We’ve come a long way since the start of the last decade. Who knew that we’d be here, now, living in a country where weed is legal (in some capacity) in a majority of states. Heading into 2020, the sea of green is hitting regions in the Midwest, areas of the South, and the East Coast, so it’s likely we’ll see a number of these locales lift their bans on weed in the coming years.
And why wouldn’t they? The opportunities associated with legalization, particularly economic growth, make it hard to resist. In 2019, legal weed sales are expected to cap at $13 billion, according to figures from New Frontier Data, a 32 percent increase from the previous year.
But economic growth means more than just revenue — it also means jobs. Data recently released from Vangst, a cannabis industry hiring platform, shows that the cannabis industry is becoming one of the most dominant employers in states with recreational weed sales. In its recently-published 2019 Cannabis Industry Salary Guide, Vangst reveals that total job opportunities in the field grew 79 percent from 2018 to 2019. Looking ahead, the report estimates that the cannabis industry will create 414,000 new jobs in the US by 2021.
In fact, companies are hiring for a variety of positions that come with a range of salaries, according to Karson Humiston, the CEO and founder of Vangst. The most popular jobs were in operations, sales, marketing, cultivation, and administrative positions.
“We found staple positions like cultivation technicians, budtenders, and packagers are still in high demand,” Humiston told MERRY JANE in an interview. “We noticed an increase in sales reps, delivery drivers, and administrative roles this year, as well. There will always be a demand for the plant-touching roles in the business, but we’re excited to see more companies expand their hiring needs to ancillary roles this year.”
The report looks at a range of pay-rates for various jobs in the industry’s cultivation, lab and extraction, manufacturing, and retail sectors. In cultivation, trimmers start at about $11.40 an hour at the low end and make up to around $120,000 annually for a director of cultivation. On the extraction side, the range is between $50,000 to $120,000 per year. In manufacturing, packagers start at about $12.40 an hour, while a vice president of extraction can earn almost $170,000. In retail, budtenders start as low as $12.50 per hour and can make up to $150,000 per year for VP of retail.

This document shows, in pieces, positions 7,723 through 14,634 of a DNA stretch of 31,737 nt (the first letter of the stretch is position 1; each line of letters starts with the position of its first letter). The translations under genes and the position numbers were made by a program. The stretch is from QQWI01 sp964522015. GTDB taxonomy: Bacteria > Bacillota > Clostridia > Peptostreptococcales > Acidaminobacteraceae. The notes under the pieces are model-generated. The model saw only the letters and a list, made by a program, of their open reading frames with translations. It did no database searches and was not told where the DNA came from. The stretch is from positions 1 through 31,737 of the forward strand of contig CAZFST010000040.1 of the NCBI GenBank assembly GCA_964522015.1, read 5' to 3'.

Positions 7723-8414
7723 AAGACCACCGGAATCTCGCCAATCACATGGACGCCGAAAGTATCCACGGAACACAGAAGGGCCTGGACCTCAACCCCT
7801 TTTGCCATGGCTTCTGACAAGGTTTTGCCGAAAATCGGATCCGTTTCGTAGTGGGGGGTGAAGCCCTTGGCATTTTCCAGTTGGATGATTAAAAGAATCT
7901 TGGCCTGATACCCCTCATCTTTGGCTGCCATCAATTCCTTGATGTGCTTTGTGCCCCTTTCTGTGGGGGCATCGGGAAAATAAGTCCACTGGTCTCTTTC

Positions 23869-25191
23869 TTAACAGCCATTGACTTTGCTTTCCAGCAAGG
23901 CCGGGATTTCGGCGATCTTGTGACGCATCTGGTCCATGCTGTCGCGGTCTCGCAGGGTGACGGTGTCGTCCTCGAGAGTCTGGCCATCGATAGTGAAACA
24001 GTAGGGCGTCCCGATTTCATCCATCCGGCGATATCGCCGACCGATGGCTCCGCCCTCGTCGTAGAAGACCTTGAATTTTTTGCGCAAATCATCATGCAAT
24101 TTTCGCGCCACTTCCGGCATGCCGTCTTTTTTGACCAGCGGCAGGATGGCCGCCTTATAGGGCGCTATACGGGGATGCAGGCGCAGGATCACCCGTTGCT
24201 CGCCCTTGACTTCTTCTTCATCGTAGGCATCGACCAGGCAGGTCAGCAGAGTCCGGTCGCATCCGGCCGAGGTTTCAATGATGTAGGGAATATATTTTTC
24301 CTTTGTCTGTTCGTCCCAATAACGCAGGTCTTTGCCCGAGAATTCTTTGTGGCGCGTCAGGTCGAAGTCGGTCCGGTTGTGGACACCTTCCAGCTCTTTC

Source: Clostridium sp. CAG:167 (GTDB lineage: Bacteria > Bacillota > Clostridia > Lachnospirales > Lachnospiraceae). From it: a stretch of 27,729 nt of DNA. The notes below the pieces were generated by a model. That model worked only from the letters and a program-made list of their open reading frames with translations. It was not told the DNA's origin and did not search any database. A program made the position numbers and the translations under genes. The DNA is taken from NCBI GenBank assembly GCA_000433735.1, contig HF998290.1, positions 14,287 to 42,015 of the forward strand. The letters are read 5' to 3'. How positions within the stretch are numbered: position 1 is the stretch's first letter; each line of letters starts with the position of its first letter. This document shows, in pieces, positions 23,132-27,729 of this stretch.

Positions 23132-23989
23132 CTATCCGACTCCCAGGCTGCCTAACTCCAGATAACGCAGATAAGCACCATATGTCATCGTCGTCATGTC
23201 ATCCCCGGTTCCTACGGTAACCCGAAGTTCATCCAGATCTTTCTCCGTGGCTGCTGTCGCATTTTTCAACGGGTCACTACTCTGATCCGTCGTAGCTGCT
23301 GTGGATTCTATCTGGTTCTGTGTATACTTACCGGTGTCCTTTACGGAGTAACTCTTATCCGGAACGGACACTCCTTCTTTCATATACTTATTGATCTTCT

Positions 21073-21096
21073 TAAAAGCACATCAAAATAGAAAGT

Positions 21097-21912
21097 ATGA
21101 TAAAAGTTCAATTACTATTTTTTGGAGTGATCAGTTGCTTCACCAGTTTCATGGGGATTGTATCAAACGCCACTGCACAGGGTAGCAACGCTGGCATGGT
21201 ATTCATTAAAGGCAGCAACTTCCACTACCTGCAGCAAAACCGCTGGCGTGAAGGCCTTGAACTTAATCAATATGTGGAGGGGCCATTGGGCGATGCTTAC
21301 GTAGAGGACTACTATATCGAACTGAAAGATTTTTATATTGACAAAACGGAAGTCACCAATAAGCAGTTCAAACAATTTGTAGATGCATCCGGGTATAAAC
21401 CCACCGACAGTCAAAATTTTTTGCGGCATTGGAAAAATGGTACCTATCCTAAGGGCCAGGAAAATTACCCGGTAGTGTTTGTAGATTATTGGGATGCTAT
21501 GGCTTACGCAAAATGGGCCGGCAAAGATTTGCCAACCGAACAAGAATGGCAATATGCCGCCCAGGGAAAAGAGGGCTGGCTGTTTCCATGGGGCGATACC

The data from Vangst also shows that more employers in the cannabis industry are offering benefits to their workers, and the quality of those benefit packages are improving, with perks such as vision and dental insurance becoming more common.
“As the cannabis industry experiences massive growth, professionals from all walks of life are taking note of the unique opportunities our industry offers,” Humiston wrote in a press release. “If cannabis companies want to attract top talent, they need to put together competitive compensation packages that extend beyond just being on par with pay.”
But, newly legal jurisdictions mean even more growth for the cannabis industry. In Illinois, where legal weed sales launched on Jan. 1, dozens of retailers are licensed for adult-use sales, although product shortages forced many shops to temporarily close within the first week of opening. At the end of last year, the state’s medical cannabis industry employed approximately 5,800. With recreational pot now legal, that number is expected to double each of the next two years, surpassing 29,000 jobs by 2021, according to New Frontier Data.